By David Kier
Just south of Okie Landing, there is a small water hole just off the road that made an interesting, brief side trip. Agua del Mezquitito was a half mile up a canyon, about 15 miles north of San Luis Gonzaga Bay. The canyon was full of quail when we first visited it in 1967. I returned in 1974 and it was unchanged, just a hole in the rock floor of the little canyon, full of water. The next time I drove in was in 2001 and it had been turned into a cattle watering corral using old tires for a fence!
The first views of Gonzaga Bay almost seem like a dream come true, considering the rough road traveled for so many hours to get there. Papa Fernandez’ Camp is on the north shore of the snug harbor next to Punta Willard, possibly named for Alexander Willard, the U.S. consul in Guaymas, Sonora from 1868 to 1891. Papa (Gorgonio) Fernandez had begun to develop the fishing camp in the late 1950’s. One of his famous clients was movie star John Wayne who helped Papa secure the valuable property. A photo of The Duke and Papa is in the restaurant at the fish camp. Papa died in 2001 at the age of 104.
An airstrip once was the primary method for American fishermen and hunters to get to Gonzaga Bay. The road was just that rough and took many more hours, sometimes days to begin fishing activities. In 1965, a film crew was camping at Papa Fernandez’. They were beginning their feature film about hunting in North America: Bighorn Sheep to Polar Bears, titled ‘The American Adventure’.
On the south side of Gonzaga Bay, a sand spit connects at low tide to an island. Near this, on a long sand beach is Alfonsina’s Resort, developed in the early 1960’s also with an airstrip. While typically still referred to as Gonzaga Bay, the larger body of water between Alfonsina’s and Punta Final at the south end of the big bay is named Ensenada de San Francisquito. The site of Punta Final Resort was originally Puerto de San Francisquito where gold ore and supplies for the miners were transferred.Click to view the coast map from Gonzaga Bay to Bahia de los Angeles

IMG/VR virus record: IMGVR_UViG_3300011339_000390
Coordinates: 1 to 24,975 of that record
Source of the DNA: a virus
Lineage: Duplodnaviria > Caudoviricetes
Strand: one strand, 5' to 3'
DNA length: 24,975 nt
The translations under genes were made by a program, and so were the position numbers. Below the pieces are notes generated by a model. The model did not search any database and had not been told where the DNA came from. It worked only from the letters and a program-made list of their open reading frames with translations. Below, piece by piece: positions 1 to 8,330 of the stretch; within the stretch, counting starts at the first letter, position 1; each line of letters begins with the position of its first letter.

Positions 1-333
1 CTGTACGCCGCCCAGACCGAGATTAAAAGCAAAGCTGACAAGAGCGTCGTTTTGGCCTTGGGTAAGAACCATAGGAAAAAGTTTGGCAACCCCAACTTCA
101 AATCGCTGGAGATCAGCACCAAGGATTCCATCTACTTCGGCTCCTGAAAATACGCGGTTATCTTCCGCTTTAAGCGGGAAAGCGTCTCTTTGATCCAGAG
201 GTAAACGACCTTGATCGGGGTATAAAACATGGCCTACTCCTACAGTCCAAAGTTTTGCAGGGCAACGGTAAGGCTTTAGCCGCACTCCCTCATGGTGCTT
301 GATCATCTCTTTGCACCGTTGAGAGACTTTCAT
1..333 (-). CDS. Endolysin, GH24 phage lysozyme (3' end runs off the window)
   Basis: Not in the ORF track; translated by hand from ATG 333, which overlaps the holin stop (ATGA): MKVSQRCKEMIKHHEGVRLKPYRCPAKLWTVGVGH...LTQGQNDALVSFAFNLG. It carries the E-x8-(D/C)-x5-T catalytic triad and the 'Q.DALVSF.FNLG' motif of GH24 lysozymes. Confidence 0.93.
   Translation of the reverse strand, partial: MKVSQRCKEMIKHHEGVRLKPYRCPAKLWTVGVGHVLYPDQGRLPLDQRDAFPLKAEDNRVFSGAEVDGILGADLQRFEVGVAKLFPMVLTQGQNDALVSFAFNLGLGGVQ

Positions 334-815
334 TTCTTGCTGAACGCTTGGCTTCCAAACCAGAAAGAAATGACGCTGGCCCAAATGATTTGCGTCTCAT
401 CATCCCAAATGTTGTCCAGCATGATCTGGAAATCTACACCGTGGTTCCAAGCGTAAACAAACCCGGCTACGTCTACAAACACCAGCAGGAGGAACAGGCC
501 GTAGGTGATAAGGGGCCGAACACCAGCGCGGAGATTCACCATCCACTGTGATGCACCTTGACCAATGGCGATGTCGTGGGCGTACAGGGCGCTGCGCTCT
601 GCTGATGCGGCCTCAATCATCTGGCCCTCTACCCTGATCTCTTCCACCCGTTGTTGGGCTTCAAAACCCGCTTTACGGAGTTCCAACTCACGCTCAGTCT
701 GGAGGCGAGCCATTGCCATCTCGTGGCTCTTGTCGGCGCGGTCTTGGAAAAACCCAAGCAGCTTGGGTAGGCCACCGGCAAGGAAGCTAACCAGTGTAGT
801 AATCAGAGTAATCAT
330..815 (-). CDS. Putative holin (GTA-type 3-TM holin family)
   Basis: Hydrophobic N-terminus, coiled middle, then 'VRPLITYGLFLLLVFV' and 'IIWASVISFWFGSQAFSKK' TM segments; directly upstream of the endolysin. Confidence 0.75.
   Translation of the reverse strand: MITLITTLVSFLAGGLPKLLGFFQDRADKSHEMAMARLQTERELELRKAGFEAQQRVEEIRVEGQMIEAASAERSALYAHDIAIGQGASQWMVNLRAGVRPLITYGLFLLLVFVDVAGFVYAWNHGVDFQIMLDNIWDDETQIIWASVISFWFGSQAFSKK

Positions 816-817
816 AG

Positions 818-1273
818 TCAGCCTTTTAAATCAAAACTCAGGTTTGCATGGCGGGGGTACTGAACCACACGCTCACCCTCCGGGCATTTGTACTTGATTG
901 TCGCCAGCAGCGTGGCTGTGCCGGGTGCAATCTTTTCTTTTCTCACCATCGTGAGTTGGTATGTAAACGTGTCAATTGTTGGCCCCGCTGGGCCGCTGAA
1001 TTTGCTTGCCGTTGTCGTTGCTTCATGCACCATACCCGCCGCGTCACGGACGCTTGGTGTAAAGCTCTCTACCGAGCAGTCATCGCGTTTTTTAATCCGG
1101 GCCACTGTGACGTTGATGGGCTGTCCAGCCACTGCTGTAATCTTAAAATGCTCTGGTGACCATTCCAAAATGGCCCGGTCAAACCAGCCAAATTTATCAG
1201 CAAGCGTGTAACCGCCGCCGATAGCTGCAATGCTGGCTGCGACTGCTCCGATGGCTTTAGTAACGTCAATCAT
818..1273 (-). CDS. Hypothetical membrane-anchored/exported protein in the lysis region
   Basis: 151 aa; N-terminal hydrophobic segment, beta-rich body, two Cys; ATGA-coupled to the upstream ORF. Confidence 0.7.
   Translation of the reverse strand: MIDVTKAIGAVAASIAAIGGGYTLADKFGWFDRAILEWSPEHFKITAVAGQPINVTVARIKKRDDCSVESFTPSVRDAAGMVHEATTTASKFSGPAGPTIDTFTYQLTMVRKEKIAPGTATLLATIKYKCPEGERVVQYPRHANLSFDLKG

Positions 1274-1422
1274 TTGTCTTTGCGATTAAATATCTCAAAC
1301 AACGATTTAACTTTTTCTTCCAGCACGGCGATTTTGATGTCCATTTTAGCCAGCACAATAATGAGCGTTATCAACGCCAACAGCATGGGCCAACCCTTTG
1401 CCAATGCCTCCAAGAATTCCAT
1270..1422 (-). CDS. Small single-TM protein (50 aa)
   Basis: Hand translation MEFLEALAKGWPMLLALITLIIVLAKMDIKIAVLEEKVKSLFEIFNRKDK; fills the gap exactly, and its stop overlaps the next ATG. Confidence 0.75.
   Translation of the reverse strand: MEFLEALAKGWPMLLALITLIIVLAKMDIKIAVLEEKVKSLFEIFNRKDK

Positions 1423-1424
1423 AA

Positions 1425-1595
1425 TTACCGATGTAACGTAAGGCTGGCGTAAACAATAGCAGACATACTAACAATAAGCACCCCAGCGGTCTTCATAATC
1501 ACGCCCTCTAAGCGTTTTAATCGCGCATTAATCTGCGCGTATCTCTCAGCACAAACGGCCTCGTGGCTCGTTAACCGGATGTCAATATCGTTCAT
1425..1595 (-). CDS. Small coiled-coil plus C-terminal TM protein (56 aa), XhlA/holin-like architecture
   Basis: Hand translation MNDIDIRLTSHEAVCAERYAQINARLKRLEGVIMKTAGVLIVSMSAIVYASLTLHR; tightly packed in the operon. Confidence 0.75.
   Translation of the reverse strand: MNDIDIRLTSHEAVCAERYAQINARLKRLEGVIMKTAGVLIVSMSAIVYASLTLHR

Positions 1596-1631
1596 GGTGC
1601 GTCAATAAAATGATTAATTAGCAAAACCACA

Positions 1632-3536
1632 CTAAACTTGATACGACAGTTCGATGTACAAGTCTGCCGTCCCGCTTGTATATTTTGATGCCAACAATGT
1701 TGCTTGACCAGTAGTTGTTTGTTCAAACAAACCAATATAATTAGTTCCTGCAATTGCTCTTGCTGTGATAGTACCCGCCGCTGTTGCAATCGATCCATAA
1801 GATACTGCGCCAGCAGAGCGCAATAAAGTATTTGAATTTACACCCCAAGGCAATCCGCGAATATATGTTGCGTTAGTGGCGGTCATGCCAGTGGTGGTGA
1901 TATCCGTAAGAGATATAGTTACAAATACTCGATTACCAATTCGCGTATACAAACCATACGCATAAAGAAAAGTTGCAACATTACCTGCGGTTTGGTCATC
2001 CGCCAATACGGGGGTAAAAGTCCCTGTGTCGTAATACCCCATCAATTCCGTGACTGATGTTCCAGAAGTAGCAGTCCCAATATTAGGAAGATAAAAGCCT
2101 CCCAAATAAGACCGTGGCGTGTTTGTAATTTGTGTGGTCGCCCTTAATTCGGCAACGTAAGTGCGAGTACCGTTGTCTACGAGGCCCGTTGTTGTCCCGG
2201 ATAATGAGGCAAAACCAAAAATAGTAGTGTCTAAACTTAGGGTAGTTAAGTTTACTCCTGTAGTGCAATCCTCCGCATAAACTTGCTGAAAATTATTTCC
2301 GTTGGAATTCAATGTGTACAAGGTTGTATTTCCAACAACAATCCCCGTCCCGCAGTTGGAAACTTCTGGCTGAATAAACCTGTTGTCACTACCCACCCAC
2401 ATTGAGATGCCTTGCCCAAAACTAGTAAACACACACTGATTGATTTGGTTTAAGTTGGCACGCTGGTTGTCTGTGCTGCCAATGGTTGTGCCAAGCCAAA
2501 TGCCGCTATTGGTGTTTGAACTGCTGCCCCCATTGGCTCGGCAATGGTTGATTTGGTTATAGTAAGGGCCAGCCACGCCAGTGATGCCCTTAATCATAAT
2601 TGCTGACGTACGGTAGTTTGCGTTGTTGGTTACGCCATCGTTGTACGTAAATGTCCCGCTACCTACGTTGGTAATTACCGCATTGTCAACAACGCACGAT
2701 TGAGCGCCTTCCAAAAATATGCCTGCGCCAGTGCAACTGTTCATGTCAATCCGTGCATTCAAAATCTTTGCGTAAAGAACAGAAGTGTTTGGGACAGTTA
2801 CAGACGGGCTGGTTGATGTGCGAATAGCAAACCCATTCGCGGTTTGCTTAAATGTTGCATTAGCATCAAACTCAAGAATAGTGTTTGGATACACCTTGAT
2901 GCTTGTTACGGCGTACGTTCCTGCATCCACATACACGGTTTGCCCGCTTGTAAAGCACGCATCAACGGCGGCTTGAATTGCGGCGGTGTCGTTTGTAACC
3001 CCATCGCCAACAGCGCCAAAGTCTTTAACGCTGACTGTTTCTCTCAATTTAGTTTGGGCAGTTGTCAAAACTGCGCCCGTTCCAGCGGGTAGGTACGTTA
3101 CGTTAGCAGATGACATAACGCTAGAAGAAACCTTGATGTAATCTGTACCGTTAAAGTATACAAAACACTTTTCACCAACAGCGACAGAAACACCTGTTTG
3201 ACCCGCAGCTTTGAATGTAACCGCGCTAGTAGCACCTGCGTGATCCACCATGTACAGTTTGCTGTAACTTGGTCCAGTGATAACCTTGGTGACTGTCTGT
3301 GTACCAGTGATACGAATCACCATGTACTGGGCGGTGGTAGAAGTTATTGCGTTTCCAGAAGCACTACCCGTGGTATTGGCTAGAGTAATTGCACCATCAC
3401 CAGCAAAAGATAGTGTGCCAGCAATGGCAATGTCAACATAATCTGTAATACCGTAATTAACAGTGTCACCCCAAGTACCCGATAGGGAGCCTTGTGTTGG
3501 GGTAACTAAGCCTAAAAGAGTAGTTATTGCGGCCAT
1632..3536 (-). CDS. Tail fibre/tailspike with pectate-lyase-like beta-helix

Maps show a Molino de Lacy, sometimes as a mine, very near Punta Final. This was originally called Molino de San Francisquito, operated by William Lacy and ore from nearby mines was processed here. Lacy is buried on the site where ruins of the mill can still be seen. The wagon road south from the mill site passed the Pioneer gold mine before reaching the Calamajué Valley. That route today is primarily used by motorcycles and the road to the west around the mountain became the preferred automobile route.
Las Arrastras was the site of a camp where gold ore was processed using stone grinders (‘arrastras’). Just past here was an important fork in the old road. To the right was the hand built trail to Laguna Chapala, made by Arturo Grosso and to the left was a better route south that passed the gold ore mill of Calamajué, and near to the ruins of a Jesuit mission from 1766. The road next entered a little river for several miles before climbing out of the Calamajué canyon. It eventually met up with the main Baja trans-peninsular road to La Paz, and that was the end of the ‘Gulf Route’.
Just a few miles drive south on the main Baja road is where the road east to Bahía de los Angeles branched off. The 46 mile road to the coast passed by another gold mining operation from the 1930’s called El Desengaño (‘Disappointment’) and several adobe rooms were still standing when I first passed this way in 1967. Another ore mill site was passed at Agua Amarga, some mill foundation ruins was on a small cliff by some mineral springs just north of the road.
After hours and hours of slow bumping along in the desert, a most beautiful view appears as you emerge from a canyon, the island filled ‘Bay of Angels’, Bahía de los Angeles! Here a former gold miner turned resort owner had made a runway for small planes to land and built cabins around a restaurant. He struck more gold with sportsmen than picking holes in the desert. Antero Diaz was the man, and his family-like hospitality earned him the name ‘Papa’. For the tiny village of 100 people, catching of sea turtles was the primary income. Sport fishing was highly praised by anglers who flew in or a few who drove for days to reach this beautiful bay. Baja California, a half century ago, was a very rugged but beautiful and interesting place that attracted those of us seeking adventure.